2.4. Mechanical Model
As explained before, force on the plunger cannot be calculated analytically. Simulations using FEMM 4.2 combined with a LUA script show (Figure 8) that force varies in our case study from 0 N to 850 N for the same coil depending on the plunger position and on the coil current. Discrete values of the force are calculated for positions (as shown in Figure 1) of the plunger varying from x = 0 mm to 130 mm by increment of 10 mm, and for coil currents varying from 0 A to 100 A by an increment of 10 A, as shown in Table 2.
When the plunger is outside the coil, the force is very small. This is due to the importance of the air gap related to the absence of the plunger for looping back the magnetic circuit. When the plunger is exactly in the centre of the coil, force is null for any value of the current because magnetic flux is maximal. The maximal force strength is obtained for high currents and plunger positions between 40 mm and 80 mm from the centre of the coil.
3. Mixed Electrical and Mechanical Model of the Indirect Coil Gun
Inductance and magnetic force values are necessary to build a model of the coil gun for simulating it precisely. Calculated using FEMM 4.2, they are implemented using look-up tables, taking into account the plunger position and coil current in order to approximate inductance and force for every configuration of the system.
For this mechatronic model combining mechanic, electric, and magnetic modeling, the Matlab Simulink tool was used, as shown in Figure 9.
3.1. Electrical Model
The electrical part is described in Figure 10. It implements the electrical differential Equation (7) using discrete blocks. This is necessary because coefficients of the equation are not constant because of the dependence of inductance L on the current and the position of the plunger.
As said before, this dependence is modeled using a look-up table (LUT), interpolating linearly the value of L using the simulations performed with FEMM 4.2.
3.2. Mechanical Model
The indirect coil gun mechanical system used for kicking balls is described in Figure 1.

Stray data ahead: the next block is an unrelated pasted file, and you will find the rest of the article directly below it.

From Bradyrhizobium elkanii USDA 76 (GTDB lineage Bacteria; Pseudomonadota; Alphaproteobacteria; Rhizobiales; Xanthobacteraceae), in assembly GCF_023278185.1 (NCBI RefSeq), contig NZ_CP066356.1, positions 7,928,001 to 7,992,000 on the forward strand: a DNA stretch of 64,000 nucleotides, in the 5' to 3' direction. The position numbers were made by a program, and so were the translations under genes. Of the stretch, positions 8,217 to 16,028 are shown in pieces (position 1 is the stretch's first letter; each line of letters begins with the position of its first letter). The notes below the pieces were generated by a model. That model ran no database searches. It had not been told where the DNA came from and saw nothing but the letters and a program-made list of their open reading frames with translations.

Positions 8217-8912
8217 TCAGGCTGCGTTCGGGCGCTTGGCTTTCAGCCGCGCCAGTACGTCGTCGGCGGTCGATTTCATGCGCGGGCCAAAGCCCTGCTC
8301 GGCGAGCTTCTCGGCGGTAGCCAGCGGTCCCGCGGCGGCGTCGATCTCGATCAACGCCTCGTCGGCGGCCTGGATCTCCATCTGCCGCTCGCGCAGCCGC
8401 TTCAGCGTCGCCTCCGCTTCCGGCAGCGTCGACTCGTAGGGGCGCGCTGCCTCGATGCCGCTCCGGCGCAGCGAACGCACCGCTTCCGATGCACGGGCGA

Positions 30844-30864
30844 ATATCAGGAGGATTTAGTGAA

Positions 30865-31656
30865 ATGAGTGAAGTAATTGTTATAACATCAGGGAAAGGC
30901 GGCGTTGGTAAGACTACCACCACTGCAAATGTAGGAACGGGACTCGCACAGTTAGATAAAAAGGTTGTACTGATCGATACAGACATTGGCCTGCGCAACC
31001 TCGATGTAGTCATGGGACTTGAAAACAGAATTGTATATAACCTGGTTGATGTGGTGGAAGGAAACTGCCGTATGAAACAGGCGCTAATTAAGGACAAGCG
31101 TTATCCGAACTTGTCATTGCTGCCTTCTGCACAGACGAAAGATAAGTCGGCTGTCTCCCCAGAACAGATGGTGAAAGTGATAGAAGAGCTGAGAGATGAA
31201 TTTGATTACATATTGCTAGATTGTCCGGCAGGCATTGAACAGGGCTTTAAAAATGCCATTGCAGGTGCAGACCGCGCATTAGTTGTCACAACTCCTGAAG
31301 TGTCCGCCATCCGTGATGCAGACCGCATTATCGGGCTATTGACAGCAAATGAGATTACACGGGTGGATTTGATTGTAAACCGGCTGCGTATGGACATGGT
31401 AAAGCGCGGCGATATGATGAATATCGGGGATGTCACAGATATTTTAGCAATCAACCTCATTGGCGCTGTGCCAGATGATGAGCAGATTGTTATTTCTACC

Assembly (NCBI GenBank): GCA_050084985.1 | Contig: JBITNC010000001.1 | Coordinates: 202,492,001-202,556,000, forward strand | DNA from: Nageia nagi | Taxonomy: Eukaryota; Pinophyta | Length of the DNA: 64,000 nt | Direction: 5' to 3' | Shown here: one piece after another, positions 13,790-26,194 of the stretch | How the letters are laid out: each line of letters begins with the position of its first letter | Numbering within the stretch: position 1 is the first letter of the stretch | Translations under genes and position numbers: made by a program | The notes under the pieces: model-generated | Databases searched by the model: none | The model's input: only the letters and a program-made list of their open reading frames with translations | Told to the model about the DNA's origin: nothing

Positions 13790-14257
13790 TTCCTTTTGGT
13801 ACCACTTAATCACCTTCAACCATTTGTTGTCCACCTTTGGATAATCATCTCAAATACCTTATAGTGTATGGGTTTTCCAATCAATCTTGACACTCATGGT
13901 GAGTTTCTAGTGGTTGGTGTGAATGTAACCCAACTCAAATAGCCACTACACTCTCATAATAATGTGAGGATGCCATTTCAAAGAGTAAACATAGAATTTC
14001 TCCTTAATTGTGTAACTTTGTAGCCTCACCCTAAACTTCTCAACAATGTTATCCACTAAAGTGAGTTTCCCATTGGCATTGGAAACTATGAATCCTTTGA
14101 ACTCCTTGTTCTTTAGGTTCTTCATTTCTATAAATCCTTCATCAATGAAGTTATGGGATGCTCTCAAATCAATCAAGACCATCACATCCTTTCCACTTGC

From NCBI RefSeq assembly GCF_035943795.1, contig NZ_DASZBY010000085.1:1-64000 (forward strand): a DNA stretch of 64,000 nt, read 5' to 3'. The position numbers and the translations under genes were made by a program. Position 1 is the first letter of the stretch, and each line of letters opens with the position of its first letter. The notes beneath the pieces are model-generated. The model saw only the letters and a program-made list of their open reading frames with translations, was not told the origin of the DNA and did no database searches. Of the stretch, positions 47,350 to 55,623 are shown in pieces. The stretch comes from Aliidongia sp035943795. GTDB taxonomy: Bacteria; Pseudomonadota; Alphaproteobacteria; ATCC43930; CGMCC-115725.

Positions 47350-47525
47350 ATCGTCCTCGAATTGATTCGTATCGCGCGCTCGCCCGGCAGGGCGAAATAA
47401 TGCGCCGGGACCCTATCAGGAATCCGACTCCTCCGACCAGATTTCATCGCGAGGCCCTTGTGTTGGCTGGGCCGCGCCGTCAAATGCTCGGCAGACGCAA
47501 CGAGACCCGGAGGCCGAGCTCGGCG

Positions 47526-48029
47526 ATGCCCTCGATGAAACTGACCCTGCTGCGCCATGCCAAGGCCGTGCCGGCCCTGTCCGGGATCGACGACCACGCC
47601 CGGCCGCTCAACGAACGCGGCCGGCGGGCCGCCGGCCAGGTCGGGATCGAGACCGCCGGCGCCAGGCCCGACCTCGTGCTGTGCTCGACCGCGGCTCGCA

This model is not simple because the plunger hits an aluminum lever at a distance from its rotation centre in order to transmit movement to the ball. Thus, the movement can be split into three phases, as shown in Figure 11.
Phase 1: the plunger is accelerated without contact on the lever. Acceleration is caused by the magnetic force only, as shown in Equation (8). Force is a function of the plunger position and current I. Again, this dependence is modeled using an LUT interpolating linearly the value of F using the simulations performed with FEMM 4.2.
Phase 2: an elastic shock occurs when plunger hits the lever. Kinetic energy is conserved as described in Equation (9). In theory, the speeds of the ball, lever, and plunger are not equal after the shock, but in reality they are all moving together thanks to the deformation of the ball which ensures that the contact is permanent after the shock, as shown in the slow motion picture in Figure 12.
where is the inertial moment of the lever, and are the distances between the lever axis and the plunger impact point and the ball impact point, respectively, as shown in Figure 1.
This leads to a plunger speed just after the shock equal to the , given in Equation (10).
Phase 3: plunger is accelerated in contact with the lever, which one is also in contact with the ball. This means that the lever applies a force on the plunger in subtraction of the magnetic force as shown in Equation (11). This force is inertial due to the acceleration of the ball and the lever, as shown in Equation (12).
For small angles, , this leads to
This mechanical model is implemented with Matlab Simulink using discrete blocks and switches for simulating the different phases of the movement, as shown in Figure 13.
4. Indirect Coil Gun Simulation Results
The indirect coil gun system presented here and used in the robots at the RoboCup was simulated using Matlab Simulink. Even if the mechanical structure and the electromagnetic properties of the kicking system are completely defined, as in Figure 1, there are 2 remaining degrees of freedom in order to optimize its power: the initial position of the plunger and the length of the non-magnetic extension of the plunger.
In order to compare the results with other previous studies, the kicking system simulated is identical to that of the Tech United Team described in . Parameters of the model are the following:
Distance from lever axis to plunger touch point: = 13 cm;
Distance from lever axis to ball touch point: = 24 cm;
Coil length: cm;
Coil number of turns: turns;
Plunger iron rod diameter: mm;
Plunger iron rod length: cm;
Plunger iron rod mass: g;
Plunger extension diameter: mm;
Plunger extension length: cm;
Plunger extension mass: (in m);
Distance from coil to lever: cm;
Vertical lever mass: g;
Ball mass: g;
Capacitor value: 4700 F;
Capacitor charge voltage: 450 V;
Coil resistance: 2.5 .